See the irony there?

If you want to travel but also don’t want to get sick, please wash your hands. I highly doubt that the airport and the airplanes get a deep clean every day, so everything you touch has been touched by thousands of other people. My hand sanitizer travels with me everywhere.

And my number one FAVORITE way to prevent getting sick? It has nothing to do with what’s around you. Instead, focus on what you already have going on INSIDE you.

Did you guess it yet? Give up?

It’s to boost your own immune system! What better way to prevent getting sick than let your body do the disease fighting for you?! This is the entire reason a vaccine was created for the flu. (PS – GET YOUR FLU SHOT!)

Giving your body a fighting chance is always the best policy. I try and boost my intake of probiotics, kombucha, and vitamins this time of year for this very reason. Emergen-C travel packs also have a spot in my travel bags.

Also, you can easily get more immune-boosting power from certain foods. Foods in the citrus and cabbage family, leafy greens, and garlic are all good things to include when you’re trying to boost your immune system. You can find a list of immune system boosting foods here.

So the next time you go to reach for your handy airplane mask, please realize it won’t help you as much as you think it will. IF you have a weakened immune system, then by all means, rock that mask! But for you healthy folks out there…leave the mask at home and grab some hand sanitizer and a probiotic instead.

 

 

 

Two Easy Tips to Eating Healthy

Life is hectic. Like many of you, I’m always on the go. I travel for work and some days in the operating room, I don’t get a break for 12 hours. After 12 hours I could literally eat anything…I mean anything…and trying to eat healthy is a battle.

But one thing I found during my cancer battle is that we truly are what we eat. Food is fuel. If you fill your gas tank with shit, your car is going to run like shit. Our bodies work the same way.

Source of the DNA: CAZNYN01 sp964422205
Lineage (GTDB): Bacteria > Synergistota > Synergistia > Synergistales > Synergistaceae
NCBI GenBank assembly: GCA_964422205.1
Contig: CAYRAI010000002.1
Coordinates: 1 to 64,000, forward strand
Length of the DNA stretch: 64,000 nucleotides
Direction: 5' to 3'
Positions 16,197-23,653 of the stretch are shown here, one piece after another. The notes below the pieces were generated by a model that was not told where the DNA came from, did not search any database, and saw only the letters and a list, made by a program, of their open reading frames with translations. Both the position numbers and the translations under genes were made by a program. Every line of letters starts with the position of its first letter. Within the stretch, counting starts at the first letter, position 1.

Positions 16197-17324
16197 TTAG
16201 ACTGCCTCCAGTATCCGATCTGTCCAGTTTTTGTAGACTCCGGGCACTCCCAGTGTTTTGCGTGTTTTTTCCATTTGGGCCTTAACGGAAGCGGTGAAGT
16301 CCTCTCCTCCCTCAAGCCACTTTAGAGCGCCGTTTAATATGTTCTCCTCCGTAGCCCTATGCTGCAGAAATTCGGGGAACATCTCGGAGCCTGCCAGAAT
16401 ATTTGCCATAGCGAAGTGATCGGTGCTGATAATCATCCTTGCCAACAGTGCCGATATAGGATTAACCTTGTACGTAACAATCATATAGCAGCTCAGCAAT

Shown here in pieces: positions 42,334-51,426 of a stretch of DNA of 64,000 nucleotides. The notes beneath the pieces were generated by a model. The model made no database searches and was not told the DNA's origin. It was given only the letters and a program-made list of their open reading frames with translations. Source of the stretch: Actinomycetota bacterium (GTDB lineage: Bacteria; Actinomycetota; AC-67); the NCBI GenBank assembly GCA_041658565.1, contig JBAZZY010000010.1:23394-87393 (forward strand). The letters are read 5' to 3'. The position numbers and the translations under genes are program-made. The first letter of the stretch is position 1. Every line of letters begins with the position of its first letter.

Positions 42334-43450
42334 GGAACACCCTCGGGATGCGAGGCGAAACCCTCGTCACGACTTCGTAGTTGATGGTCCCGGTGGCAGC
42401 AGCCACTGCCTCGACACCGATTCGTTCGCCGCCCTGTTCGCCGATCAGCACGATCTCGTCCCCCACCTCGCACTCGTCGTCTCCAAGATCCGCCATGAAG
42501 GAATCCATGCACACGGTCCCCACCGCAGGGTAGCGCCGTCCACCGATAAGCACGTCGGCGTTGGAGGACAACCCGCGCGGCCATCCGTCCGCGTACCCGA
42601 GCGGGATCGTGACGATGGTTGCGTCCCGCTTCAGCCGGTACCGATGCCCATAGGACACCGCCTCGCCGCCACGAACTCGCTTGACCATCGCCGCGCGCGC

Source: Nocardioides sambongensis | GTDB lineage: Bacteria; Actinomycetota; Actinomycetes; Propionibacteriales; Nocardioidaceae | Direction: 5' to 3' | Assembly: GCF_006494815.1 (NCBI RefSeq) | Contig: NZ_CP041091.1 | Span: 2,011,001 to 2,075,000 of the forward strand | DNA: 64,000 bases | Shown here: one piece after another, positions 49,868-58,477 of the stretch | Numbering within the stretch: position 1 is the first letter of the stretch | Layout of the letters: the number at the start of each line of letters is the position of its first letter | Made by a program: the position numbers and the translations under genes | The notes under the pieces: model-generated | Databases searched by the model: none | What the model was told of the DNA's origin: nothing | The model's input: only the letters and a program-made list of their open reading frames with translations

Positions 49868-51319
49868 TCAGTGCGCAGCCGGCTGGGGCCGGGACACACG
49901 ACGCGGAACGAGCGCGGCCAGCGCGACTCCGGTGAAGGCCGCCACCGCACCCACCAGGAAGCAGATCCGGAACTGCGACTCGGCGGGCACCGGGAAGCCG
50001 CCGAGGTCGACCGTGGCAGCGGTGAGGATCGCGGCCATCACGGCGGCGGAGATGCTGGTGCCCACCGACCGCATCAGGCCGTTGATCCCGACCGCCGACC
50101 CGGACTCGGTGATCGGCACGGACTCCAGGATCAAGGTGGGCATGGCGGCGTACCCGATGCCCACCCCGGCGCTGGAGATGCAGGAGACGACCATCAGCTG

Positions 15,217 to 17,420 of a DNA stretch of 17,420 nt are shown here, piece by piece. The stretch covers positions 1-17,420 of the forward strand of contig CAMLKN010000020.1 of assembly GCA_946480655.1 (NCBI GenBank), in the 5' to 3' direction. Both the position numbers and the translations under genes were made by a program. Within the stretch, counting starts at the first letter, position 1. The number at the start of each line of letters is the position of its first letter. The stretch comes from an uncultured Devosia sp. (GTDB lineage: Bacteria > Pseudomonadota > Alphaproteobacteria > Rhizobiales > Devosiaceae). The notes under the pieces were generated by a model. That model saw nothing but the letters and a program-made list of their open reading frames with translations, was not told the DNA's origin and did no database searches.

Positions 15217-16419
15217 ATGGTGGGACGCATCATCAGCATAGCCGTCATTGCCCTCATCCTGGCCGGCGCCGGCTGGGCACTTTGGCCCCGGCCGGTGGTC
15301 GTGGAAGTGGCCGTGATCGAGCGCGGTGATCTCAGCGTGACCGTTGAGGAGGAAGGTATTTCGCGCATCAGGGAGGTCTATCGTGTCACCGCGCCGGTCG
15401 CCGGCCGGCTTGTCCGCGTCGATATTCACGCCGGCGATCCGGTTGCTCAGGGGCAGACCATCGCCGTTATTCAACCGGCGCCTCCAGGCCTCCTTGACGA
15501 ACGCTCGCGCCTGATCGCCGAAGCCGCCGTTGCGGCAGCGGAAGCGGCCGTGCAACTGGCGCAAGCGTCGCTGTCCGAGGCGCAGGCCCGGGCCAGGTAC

You may not notice this immediately. If you eat a Big Mac, your body isn’t going to instantly fail or melt or anything. But over time, you’ll notice that you’re not your best self.

Maybe you start to feel tired or sluggish every day. Or your immune system weakens and you get sick more often. Maybe your memory gets foggy and you aren’t putting your best foot forward at work or failing to meet deadlines.

I my case, my immune system failed to fight off cancer and it had begun to spread. While I was going through treatment, I was determined to improve the odds and help my immune system fight. One of the best ways to do this is through a healthy diet.

I started juicing. Vegetables were my main source of food. I went all organic and grass fed, and I cut out wheat and sugar.

I’m not going to lie – it was REALLY difficult. There were nights when I would make 2 dinners – one for my husband and one for me. I was constantly in the kitchen trying new things and a lot of the things I made tasted AWFUL.

But I kept at it and kept trying new recipes until I found meals that I liked.

And you know what? I felt great. After I was through with treatment, I had a ton of energy.